It was a Super Scare, but Mitt Romney eked out a victory in Ohio, continuing an election-night tradition of eking narrow victories when he needs them.
On the raw mechanics of winning the primary, Mitt Romney dominated Super Tuesday, building strongly on his lead in the category that counts: delegates. And yet he won without the emotional satisfaction of a clean victory. He won ugly.
Nobody wants this bitter primary season to be over more than Mitt Romney, but the turning point his campaign was hoping for didn’t really materialize.
Romney won a clear majority of delegates awarded tonight — and holds a majority of the delegates already awarded for the Republican National Convention — but he is setting off warning bells for the general election by failing to galvanize the base of his party.
Romney won Ohio — a key state for Republican hopes of recapturing the White House — by about one percent, despite outspending his opponents as much as four-to-one.
His campaign will make the case that he’s winning the delegates needed to win the nomination — but he’s losing the inspiration primary. He can’t get voters excited.
More and more Republicans endorsers will flock to Romney over the coming days and weeks giving him more momentum, but what Romney needs is for the rank-and-file of the party to move in his direction. After two months of voting that still hasn’t happened. In Virginia, where only Ron Paul opposed him, he couldn’t break 60% of the vote.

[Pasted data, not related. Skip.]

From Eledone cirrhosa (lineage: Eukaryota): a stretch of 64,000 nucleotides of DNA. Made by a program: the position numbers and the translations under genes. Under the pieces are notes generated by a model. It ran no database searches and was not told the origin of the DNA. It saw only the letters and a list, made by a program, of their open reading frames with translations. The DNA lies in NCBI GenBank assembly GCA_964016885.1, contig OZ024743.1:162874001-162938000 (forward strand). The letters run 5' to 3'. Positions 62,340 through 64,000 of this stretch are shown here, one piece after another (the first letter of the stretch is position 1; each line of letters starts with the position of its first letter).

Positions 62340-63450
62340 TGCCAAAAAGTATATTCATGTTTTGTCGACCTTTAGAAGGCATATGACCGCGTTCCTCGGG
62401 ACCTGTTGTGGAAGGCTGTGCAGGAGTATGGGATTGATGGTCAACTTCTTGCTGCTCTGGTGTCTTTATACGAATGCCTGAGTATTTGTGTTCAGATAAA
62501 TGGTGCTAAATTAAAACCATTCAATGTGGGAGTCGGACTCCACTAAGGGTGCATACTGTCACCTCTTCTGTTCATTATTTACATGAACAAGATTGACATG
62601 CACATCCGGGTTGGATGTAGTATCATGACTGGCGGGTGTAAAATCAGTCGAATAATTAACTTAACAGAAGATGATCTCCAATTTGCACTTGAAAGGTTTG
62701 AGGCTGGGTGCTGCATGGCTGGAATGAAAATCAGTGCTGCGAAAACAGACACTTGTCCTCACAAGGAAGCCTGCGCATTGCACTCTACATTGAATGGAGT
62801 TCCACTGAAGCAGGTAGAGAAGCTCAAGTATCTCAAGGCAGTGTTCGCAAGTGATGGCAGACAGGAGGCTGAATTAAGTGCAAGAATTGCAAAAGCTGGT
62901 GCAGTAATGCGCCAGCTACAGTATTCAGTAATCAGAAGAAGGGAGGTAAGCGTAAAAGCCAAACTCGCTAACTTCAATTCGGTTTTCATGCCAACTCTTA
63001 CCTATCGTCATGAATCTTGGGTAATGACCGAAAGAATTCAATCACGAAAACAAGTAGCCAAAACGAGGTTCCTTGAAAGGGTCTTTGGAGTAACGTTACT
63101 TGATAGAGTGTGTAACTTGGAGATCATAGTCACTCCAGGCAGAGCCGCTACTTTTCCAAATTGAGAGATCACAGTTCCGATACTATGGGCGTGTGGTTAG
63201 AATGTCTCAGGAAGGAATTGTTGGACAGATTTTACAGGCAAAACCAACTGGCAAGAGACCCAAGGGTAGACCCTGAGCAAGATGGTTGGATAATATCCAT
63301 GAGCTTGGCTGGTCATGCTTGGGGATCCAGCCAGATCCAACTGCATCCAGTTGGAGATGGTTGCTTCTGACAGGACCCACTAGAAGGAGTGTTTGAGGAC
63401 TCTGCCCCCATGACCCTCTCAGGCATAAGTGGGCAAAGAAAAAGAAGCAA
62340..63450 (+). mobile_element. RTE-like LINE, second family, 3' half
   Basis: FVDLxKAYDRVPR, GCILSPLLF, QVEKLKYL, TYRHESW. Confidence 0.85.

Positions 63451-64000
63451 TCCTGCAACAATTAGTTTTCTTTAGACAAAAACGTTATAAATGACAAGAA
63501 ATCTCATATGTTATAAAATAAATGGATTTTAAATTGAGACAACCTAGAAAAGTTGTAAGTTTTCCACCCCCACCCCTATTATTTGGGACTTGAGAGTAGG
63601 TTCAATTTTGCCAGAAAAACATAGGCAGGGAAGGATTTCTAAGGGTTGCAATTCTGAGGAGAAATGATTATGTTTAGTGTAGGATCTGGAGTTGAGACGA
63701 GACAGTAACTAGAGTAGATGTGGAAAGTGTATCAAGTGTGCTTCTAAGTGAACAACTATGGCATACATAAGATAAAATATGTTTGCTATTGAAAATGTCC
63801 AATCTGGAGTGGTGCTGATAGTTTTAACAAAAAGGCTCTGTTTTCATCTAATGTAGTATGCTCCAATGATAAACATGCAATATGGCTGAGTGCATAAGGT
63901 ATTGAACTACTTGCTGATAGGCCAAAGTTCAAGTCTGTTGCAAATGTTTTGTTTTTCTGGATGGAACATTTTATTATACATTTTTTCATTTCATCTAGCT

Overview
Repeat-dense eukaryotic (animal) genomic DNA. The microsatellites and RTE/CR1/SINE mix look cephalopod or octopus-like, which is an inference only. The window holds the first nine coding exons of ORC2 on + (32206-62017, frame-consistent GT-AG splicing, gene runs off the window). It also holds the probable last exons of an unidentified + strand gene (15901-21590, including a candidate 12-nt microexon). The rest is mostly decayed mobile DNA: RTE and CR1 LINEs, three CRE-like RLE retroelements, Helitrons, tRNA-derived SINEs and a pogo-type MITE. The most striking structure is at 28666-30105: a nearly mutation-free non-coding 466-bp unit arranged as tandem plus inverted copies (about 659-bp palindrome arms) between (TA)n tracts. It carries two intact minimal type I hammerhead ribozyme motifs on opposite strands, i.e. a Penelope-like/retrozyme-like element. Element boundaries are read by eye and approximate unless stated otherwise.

“This campaign is his for the taking, but Romney won't put this race away until he offers voters a purpose larger than his campaign provides them today,” GOP media strategist Alex Castellanos told BuzzFeed this week.
Romney sees his path to inspiring voters in drawing a contrast with President Barack Obama, something he has struggled to do with Rick Santorum and Newt Gingrich threatening to overtake him as the GOP front-runner. His Ohio victory tonight earns him once again the title of sole front-runner, offering the opportunity to pivot back to Obama yet again.